Two slices of pi

My favorite sonnet by Shakespeare does not appear in collections of his sonnets. Rather, it is embedded in a the dialog of Act 1, Scene 5 of Romeo and Juliet. Here are the fourteen lines of dialog between the two young lovers, leading up to their first ever kiss:

Romeo: If I profane with my unworthiest hand
This holy shrine, the gentle sin is this,
My lips, two blushing pilgrims, ready stand
To smooth that rough touch with a tender kiss.
Juliet: Good pilgrim, you do wrong your hand too much,
Which mannerly devotion shows in this:
For saints have hands that pilgrims’ hands do touch,
And palm to palm is holy palmers’ kiss.
Romeo: Have not saints lips, and holy palmers too?
Juliet: Ay, pilgrim, lips that they must use in pray’r.
Romeo: O then, dear saint, let lips do what hands do,
They pray—grant thou, lest faith turn to despair.
Juliet: Saints do not move, though grant for prayers’ sake.
Romeo: Then move not while my prayer’s effect I take.

I love the fact that this perfectly rhymed and brilliantly metered Shakespearean sonnet appears as the back-and-forth of two teen lovers. As though they just happened to say these precise words while flirting with each other.

In a somewhat geeky parallel, it would be great to see something similar done with the digits of pi, with one modification: Rather than being an artful construct created by a master playwright, it would be a real back-and-forth, perhaps an email conversation between two real people.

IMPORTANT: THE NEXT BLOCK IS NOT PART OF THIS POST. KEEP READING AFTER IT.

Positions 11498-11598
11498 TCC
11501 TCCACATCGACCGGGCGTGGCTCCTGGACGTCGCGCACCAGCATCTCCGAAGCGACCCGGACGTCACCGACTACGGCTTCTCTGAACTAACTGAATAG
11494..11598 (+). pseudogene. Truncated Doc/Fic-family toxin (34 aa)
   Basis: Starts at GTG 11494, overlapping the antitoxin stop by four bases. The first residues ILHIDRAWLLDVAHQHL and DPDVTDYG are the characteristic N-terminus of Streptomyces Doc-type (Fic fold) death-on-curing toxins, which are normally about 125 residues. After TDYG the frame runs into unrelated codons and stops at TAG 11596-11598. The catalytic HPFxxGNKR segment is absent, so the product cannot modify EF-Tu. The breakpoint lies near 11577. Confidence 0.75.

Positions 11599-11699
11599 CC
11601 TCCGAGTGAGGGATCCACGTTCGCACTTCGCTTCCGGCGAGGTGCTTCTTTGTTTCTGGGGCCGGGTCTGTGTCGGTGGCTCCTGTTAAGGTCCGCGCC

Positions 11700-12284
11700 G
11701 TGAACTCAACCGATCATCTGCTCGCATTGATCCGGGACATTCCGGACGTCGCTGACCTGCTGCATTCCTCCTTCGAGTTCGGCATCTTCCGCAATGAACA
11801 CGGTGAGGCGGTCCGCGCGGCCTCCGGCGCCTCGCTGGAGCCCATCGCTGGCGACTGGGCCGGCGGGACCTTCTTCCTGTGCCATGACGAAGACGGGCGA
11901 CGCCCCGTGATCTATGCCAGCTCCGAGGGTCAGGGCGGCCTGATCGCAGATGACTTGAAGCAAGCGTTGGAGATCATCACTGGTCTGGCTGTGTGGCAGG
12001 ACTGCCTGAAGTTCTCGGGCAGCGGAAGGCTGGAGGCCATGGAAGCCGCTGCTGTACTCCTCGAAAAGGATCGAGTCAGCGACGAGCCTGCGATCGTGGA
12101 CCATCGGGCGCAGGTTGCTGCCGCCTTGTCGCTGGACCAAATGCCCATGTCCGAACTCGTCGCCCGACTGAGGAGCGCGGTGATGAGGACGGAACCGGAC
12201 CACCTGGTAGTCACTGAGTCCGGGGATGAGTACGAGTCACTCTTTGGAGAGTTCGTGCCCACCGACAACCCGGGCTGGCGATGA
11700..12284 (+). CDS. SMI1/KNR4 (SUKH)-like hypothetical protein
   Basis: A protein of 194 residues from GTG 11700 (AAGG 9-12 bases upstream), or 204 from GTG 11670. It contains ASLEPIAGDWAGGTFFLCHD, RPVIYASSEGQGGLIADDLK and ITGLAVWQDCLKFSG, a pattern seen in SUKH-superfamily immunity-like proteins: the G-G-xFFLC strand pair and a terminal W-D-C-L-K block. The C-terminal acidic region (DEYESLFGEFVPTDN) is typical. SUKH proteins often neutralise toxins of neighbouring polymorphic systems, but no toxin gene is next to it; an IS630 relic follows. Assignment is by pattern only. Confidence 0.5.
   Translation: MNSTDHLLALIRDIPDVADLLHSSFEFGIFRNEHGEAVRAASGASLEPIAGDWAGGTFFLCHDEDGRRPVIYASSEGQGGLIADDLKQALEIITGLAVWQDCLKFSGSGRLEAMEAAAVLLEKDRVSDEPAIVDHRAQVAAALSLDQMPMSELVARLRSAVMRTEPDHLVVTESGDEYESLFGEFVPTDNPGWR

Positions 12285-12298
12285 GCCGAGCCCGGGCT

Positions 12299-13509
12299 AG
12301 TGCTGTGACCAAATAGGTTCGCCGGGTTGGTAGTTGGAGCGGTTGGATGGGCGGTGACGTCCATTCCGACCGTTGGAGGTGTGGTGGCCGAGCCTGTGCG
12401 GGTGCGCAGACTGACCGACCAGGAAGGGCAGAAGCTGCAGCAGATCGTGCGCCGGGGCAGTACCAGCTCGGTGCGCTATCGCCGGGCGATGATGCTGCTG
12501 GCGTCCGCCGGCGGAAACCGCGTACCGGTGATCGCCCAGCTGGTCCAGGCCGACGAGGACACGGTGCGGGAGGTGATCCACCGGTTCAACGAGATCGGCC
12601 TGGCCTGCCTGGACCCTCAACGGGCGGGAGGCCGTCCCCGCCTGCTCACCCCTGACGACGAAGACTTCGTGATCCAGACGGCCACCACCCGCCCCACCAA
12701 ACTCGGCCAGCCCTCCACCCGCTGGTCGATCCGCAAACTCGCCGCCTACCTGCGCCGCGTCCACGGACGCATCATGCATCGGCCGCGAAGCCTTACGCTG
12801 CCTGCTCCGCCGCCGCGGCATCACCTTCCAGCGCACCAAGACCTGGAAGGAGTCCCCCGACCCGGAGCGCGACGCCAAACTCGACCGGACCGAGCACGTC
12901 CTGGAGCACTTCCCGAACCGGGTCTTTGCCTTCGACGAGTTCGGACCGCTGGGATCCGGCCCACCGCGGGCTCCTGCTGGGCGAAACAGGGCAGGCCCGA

Each person, in their turn, would continue the dialog using as many or as few words as they’d like, with the one constraint that the letter count of each successive word in the conversation would need to equal the corresponding digit of pi.

I wonder how such a discussion, constrained as it would be in word choice, would compare to a non-piemic conversation.

Perhaps it would be better.

2 Responses to “Two slices of pi”

  1. A few days ago (intending to use it for work) I wrote a program that uses word2vec (a way of changing words into vectors in such a way that nearby vectors are similar in meaning) to turn a word into a paraphrase consisting of an adjective and a noun. At first I just chose the most common nouns and adjectives, and got some fun results:
    maple syrup: vegetable honey
    adolescence: adult childhood
    skyscraper: downtown tower

    Then I realized that I could put any constraints I wanted. So I tried only allowing it to use words starting with the letter A. Here are a few it came up with:

    birdhouse: aviary architecture
    robot: anthropomorphic automaton
    division: antagonistic arithmetic
    chemistry: academic alchemy
    chemists: atomic apothecaries
    island: aquatic archipelago

    It wouldn’t be hard to modify it to come up with rhymes, or words fitting a particular meter, or words only containing the vowel e, etc…

  2. Stephan Ahonen says:

    THAT. IS. AWESOME. You have to make some piems with it!

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